of Mr. Allen s works, the Macmillan Company.



manhood Peter had been a woodchopper ; but he had one
day had his leg broken by the limb of a falling tree, and after
wards, out of consideration for his limp, had been made super
visor of the woodpile, gardener, and a sort of nondescript servitor
of his master s luxurious needs. Xay, in larger and deeper
characters must his history be writ, he having been, in days
gone by, one of those ministers
of the gospel whom conscien
tious Kentucky masters often
urged to the exercise of spiritual
functions in behalf of their be
nighted people/ ]


About two years after the
close of the war, therefore, the
colonel and Peter were to be
found in the city, ready to turn
over a new leaf in the volumes
of their lives, which already
had an old-fashioned binding, a
somewhat musty odor, and but
few written leaves remaining.

After a long, dry summer
you may have seen two gnarled old apple trees, that stood with
interlocked arms on the western slope of some quiet hillside,
make a melancholy show of blooming out again in the autumn
of the year and dallying with the idle buds that mock their
sapless branches. Much the same was the belated, fruitless
efflorescence of the colonel and Peter.

The colonel had no business habits, no political ambition, no
wish to grow richer. He was too old for society, and without
near family ties. For some time he wandered through the
streets like one lost, sick \vith yearning for the fields and


woods, for his cattle, for familiar faces. He haunted Cheapside
and the courthouse square, where the farmers always assembled
when they came to town ; and if his eye lighted on one, he
would buttonhole him on the street corner and lead him into a
grocery and sit down for a quiet chat. Sometimes he would
meet an aimless, melancholy wanderer like himself, and the two
would go off and discuss over and over again their departed
days ; and several times he came unexpectedly upon some of
his old servants who had fallen into bitter want, and who more
than repaid him for the help he gave by contrasting the hard
ships of a life of freedom with the ease of their shackled years.

In the course of time, he could but observe that human life
in the town was reshaping itself slowly and painfully, but with
resolute energy. The colossal structure of slavery had fallen,
scattering its ruins far and wide over the state ; but out of the
very debris was being taken the material to lay the deeper
foundations of the new social edifice. Men and women as old
as he were beginning life over and trying to fit themselves for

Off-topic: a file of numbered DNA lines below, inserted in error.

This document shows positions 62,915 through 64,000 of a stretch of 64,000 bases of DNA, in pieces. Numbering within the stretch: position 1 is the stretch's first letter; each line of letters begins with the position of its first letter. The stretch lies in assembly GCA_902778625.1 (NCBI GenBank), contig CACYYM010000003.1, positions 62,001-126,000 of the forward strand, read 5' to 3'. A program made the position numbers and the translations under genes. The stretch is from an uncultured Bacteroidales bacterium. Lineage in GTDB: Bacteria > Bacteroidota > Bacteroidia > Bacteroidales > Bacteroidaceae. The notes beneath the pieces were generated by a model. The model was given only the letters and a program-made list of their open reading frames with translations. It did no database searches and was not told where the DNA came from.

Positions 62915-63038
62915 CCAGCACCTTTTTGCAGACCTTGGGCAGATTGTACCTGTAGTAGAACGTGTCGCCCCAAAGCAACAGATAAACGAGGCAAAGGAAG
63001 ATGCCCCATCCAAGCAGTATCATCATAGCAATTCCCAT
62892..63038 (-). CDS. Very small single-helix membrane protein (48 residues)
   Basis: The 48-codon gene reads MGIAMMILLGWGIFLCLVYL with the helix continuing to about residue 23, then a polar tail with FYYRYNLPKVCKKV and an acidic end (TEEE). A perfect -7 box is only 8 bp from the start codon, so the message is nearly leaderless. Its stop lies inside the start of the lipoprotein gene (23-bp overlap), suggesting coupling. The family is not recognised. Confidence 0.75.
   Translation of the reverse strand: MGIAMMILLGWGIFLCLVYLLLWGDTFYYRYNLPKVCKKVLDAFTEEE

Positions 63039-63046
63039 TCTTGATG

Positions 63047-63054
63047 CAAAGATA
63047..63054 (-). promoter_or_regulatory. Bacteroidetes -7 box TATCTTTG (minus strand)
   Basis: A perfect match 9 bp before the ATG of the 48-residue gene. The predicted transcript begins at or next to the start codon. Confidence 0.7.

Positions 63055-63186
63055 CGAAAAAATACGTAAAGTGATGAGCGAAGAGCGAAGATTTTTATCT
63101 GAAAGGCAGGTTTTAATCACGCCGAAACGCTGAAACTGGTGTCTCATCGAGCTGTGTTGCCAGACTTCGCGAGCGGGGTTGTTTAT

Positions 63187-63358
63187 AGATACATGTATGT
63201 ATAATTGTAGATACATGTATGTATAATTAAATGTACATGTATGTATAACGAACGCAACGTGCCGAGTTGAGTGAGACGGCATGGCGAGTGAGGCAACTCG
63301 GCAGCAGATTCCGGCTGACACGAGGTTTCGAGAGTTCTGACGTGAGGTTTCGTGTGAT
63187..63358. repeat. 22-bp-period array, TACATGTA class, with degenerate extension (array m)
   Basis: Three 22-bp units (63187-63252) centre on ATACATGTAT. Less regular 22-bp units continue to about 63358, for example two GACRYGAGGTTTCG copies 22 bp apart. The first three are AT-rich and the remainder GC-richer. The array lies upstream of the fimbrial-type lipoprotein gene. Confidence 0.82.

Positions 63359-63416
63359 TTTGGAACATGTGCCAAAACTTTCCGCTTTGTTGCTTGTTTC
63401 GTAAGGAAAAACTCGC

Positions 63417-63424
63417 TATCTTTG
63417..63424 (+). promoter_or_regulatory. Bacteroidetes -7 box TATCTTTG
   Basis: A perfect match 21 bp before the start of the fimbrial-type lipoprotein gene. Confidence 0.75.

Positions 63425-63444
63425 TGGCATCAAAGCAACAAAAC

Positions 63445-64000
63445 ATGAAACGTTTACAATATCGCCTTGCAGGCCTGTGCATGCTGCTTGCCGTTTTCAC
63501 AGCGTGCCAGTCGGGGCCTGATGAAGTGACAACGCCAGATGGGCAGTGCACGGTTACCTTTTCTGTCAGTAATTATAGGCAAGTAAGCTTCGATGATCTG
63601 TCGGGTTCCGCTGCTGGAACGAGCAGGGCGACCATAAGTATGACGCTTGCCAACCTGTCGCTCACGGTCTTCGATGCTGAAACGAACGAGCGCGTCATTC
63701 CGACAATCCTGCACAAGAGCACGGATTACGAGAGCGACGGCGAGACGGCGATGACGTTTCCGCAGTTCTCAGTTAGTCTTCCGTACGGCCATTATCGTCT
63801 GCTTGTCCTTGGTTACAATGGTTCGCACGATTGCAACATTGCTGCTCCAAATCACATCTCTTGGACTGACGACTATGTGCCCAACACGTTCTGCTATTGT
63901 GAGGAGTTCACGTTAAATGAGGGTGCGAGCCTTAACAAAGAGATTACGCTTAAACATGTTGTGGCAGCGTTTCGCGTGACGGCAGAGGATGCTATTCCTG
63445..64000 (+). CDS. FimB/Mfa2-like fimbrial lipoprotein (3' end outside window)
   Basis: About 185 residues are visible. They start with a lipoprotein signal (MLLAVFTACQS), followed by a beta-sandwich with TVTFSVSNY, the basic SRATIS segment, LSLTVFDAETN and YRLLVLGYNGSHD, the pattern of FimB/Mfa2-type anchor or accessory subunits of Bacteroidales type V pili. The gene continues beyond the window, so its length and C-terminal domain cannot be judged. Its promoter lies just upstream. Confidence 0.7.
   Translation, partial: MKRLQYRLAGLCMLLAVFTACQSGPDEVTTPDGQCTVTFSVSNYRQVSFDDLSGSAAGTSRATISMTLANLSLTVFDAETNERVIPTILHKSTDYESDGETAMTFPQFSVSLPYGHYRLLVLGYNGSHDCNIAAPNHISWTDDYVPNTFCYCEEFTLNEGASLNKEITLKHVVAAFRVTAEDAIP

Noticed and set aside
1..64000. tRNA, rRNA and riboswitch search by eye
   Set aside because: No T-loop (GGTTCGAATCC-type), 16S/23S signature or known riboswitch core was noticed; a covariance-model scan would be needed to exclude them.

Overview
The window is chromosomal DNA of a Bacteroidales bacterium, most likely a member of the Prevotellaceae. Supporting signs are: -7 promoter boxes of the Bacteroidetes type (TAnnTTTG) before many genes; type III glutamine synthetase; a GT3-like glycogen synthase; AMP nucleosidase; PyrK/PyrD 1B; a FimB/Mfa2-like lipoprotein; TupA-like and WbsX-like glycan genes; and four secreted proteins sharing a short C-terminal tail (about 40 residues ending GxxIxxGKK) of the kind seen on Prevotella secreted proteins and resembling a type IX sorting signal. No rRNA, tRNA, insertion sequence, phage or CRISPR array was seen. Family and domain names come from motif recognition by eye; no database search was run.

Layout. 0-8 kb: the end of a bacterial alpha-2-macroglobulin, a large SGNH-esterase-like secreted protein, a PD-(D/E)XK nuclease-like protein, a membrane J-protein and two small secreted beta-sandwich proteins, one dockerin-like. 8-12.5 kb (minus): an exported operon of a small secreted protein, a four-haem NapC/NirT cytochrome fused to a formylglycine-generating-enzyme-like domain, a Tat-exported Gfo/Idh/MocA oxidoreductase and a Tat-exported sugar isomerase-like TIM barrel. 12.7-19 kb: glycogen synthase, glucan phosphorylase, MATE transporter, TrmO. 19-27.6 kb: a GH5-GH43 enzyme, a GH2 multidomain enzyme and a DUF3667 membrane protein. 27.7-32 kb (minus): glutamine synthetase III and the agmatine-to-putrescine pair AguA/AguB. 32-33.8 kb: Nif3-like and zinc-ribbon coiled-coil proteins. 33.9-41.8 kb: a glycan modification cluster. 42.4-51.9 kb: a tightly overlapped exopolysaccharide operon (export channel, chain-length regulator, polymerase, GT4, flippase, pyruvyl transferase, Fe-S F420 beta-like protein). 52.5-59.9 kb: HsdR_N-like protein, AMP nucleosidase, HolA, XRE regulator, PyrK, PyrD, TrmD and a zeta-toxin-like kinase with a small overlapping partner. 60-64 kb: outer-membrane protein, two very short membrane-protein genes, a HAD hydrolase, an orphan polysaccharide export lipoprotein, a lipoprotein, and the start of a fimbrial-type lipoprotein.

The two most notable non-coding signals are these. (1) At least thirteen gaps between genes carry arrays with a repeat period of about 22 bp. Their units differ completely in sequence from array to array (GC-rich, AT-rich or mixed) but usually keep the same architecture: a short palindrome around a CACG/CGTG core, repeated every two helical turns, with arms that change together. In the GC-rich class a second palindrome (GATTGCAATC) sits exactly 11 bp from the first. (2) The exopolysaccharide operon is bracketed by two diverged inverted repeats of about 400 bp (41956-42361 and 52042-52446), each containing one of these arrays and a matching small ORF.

it by changing the whole attitude and habit of their minds,
by taking on a new heart and spirit. But when a great building
falls, there is always some rubbish, and the colonel and others
like him were part of this. Henceforth they possessed only
an antiquarian sort of interest, like the stamped bricks of

Nevertheless he made a show of doing something, and in a
year or two opened on Cheapside a store for the sale of hard
ware and agricultural implements. He knew more about the
latter than anything else; and, furthermore, he secretly felt
that a business of this kind would enable him to establish in
town a kind of headquarters for the farmers. His account
books were to be kept on a system of twelve months credit ;
and he mentally resolved that if one of his customers could n t
pay then, he should have another year s time.


Business began slowly. The farmers dropped in and found
a good lounging place. On county-court days, which were great
market days for the sale of sheep, horses, mules, and cattle in
front of the colonel s door, they swarmed in from the hot sun
and sat around on the counter and the plows and machines till
the entrance was blocked to other customers. When a cus
tomer did come in, the colonel, who was probably talking with
some old acquaintance, would tell him just to look around and
pick out what he wanted and the price would be all right. If
one of those acquaintances asked for a pound of nails, the
colonel would scoop up some ten pounds and say, " I reckon
that s about a pound, Tom." He had never seen a pound of
nails in his life ; and if one had been weighed on his scales, he
would have said the scales were wrong. He had no great idea
of commercial dispatch. One morning a lady came in for some
carpet tacks, an article that he had overlooked. But he at once
sent off an order for enough to have tacked a carpet pretty
well all over Kentucky ; and when they came, two weeks later,
he told Peter to take her up a double handful with his compli
ments. He had laid in, however, an ample and especially fine
assortment of pocket-knives, for that instrument had always
been to him one of gracious and very winning qualities. Then
when a friend dropped in he would say, " General, don t you
need a new pocket-knife ? " and, taking out one, would open
all the blades and commend the metal and the handle. The
" general " would inquire the price, and the colonel, having
shut the blades, would hand it to him, saying in a careless,
fond way, " I reckon I won t charge you anything for that."
HisjmneUnnlH nnt nnmo rlnwn to Hie km level of suck-ignoble
barter, and he gave awav f hf "-hnlp <if> o f knives.

These were the pleasanter aspects of his business life, which
did not lack as well its tedium and crosses. Thus there were
many dark stormy days when no one he cared to see came


in ; and he then became rather a pathetic figure, wandering
absently around amidst the symbols of his past activity, and
stroking the plows, like dumb companions. Or he would stand
at the door and look across at the old courthouse, where he
had seen many a slave sold and had listened to the great
Kentucky orators. Once, too, while he was deep in conver
sation, a brisk young farmer drove up to the door in a sulky
and called in pretty sharply that he wanted him to go out and

Online LibraryMaurice G. (Maurice Garland) FultonSouthern life in southern literature; selections of representative prose and poetry → online text (page 23 of 35)